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Search and Rescue — Following Procedures Saves Live
Janine
Posted: Wednesday, March 7, 2012 2:45 PM
Joined: 02/05/2008
Posts: 392



Fire in the laundry,” announces the captain over the intercom system. “ All crew and passengers to their muster stations!” As all crew check in, it becomes apparent that the chief stewardess is missing. The captain orders two crewmembers to don firefighting gear and conduct a search of the chief stewardess’s cabin, which is next to the laundry.

When assigned to conduct a search and rescue, there must always be at least two people; a search and rescue must never be conducted by a single person. The search team will require full fire-protection gear and breathing apparatuses that supply air. Emergency Escape Breathing devices are not to be used for firefighting or search and rescue. These devices are for escaping from a contaminated area only. 

If the search team is to conduct a search in the area of a confirmed fire, they should have a hose line for protection. If a hose line is not available, at a minimum, an extinguisher should be carried to knock down any fire that is encountered during the search. If the search is conducted in an area just filled with smoke (no fire present), a hose line or extinguisher is not needed. If a fire is discovered during the search, the search team must stop, report the discovered fire and then bring a hose line to continue the search and/or fight the fire.
Steel cables that are used for tending lines should not be used. If the crew does not train with tending lines continuously, they create a greater risk. When preparing to search an area, the crew must wear their gear and breathing apparatus, including the mask. The search team does not need to breathe from the air cylinder unless there is an obvious hazard such as smoke or fire, or if the search team is unsure of the atmosphere in the area.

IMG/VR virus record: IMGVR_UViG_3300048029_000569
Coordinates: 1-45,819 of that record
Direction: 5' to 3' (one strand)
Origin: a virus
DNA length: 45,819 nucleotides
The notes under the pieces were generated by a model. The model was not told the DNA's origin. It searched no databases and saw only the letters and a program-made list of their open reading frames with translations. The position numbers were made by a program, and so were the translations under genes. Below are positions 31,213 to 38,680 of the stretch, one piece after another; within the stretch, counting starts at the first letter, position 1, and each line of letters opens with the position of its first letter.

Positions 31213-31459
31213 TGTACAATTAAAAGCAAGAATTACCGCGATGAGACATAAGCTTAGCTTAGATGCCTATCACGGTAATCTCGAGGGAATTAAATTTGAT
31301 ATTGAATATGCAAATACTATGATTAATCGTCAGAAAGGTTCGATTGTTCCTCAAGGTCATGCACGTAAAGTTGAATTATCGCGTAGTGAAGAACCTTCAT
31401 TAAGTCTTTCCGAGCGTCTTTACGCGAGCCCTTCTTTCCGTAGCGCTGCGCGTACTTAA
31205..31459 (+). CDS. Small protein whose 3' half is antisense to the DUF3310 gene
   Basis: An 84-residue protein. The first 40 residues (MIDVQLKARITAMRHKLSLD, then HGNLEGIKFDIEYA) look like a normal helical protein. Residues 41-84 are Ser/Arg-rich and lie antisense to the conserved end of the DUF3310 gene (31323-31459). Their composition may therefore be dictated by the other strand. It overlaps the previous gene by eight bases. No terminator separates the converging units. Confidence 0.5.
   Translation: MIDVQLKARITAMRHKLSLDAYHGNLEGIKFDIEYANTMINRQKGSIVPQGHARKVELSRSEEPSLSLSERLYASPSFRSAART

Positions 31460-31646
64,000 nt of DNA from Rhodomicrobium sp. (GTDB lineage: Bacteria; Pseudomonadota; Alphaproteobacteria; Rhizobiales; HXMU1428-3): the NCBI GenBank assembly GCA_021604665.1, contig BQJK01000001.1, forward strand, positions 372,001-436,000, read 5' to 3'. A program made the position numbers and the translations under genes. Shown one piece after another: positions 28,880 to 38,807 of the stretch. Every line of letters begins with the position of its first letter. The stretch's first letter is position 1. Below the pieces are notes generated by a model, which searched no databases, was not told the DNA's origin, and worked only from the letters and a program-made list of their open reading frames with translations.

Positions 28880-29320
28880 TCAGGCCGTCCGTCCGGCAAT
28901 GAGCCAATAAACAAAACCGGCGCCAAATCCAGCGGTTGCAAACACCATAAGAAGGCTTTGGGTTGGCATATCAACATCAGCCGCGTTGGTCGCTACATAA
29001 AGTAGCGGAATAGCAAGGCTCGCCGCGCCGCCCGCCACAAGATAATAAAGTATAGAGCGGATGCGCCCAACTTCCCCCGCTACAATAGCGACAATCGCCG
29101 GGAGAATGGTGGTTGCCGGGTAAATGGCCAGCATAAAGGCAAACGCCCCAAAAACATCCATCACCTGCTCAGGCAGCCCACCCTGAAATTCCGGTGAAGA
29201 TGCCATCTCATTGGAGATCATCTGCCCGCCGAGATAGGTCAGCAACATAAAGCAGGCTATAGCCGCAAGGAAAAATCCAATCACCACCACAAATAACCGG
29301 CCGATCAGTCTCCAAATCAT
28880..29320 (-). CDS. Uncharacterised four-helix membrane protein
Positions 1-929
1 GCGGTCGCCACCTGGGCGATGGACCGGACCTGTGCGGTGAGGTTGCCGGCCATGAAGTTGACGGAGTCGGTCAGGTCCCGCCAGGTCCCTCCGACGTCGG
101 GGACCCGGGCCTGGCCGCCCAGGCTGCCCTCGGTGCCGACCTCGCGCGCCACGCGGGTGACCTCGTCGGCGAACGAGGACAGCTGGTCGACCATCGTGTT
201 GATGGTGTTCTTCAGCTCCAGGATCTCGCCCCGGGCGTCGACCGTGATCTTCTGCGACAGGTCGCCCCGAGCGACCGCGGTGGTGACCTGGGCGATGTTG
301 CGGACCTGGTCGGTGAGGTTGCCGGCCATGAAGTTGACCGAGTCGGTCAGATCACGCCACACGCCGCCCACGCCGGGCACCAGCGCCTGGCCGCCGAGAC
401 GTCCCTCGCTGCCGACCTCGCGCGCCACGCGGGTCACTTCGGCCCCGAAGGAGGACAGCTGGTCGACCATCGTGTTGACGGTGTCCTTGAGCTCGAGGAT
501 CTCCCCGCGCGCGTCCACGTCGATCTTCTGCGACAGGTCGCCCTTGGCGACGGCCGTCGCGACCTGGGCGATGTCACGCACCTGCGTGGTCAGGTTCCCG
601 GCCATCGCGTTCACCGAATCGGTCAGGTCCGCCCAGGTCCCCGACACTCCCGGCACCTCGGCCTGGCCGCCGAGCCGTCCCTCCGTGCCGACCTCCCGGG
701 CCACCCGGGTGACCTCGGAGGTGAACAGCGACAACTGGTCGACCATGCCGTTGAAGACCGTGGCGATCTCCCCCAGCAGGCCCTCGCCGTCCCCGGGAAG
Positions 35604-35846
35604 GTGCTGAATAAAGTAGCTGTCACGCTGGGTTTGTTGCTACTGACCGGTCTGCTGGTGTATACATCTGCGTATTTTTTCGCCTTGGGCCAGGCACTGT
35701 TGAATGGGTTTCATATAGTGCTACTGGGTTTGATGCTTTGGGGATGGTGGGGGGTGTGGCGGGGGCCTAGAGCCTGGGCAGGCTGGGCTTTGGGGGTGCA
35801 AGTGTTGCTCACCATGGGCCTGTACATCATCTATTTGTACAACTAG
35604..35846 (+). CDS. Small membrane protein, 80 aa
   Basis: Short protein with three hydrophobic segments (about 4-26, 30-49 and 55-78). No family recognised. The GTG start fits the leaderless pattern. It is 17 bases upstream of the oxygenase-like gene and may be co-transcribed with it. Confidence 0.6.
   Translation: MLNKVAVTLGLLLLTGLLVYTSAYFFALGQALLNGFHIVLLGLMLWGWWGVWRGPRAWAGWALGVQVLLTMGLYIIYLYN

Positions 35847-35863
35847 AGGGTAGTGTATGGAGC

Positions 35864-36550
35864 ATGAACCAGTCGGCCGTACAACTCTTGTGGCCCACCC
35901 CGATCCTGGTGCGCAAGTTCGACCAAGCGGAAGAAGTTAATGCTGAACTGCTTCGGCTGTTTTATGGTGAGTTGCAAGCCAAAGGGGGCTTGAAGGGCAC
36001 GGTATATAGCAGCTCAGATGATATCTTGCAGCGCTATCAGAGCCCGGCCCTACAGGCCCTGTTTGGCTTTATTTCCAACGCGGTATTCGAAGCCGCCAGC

If there is a door to be opened into the search area, it first must be checked for heat. The lead person of the search team should pull their glove back to expose a small area of skin. The glove should not be removed as removing and then replacing a glove takes valuable time that a victim may not have. If there is heat in the door, it will be felt with just the small area of exposed skin. Remember that the back of the hand is more sensitive to heat than the palm. Once the door has been checked for heat, the search team stands in position opposite the hinges. The door is then opened slowly to allow any pressure to escape. Once the door is open, the stability of the deck must be checked. The lead person, keeping most of their body weight outside the door, places one foot inside on the floor deck and stomps on the deck. If the deck is solid the search team may proceed into the area.

If there is good visibility, the search team can walk through the area. If visibility is poor, the search team must proceed on their hands and knees. The search team must maneuver in this position for their safety moving as quickly as possible to conduct the search. While in this position the search team can move faster.  When conducting the search, the lead person will always keep their hand in contact with a bulkhead or structure and the second will keep physical contact with the leader. As a well-trained crewmember, you will know the location of the chief stewardess’s cabin, which, in this scenario, is the third cabin on the left.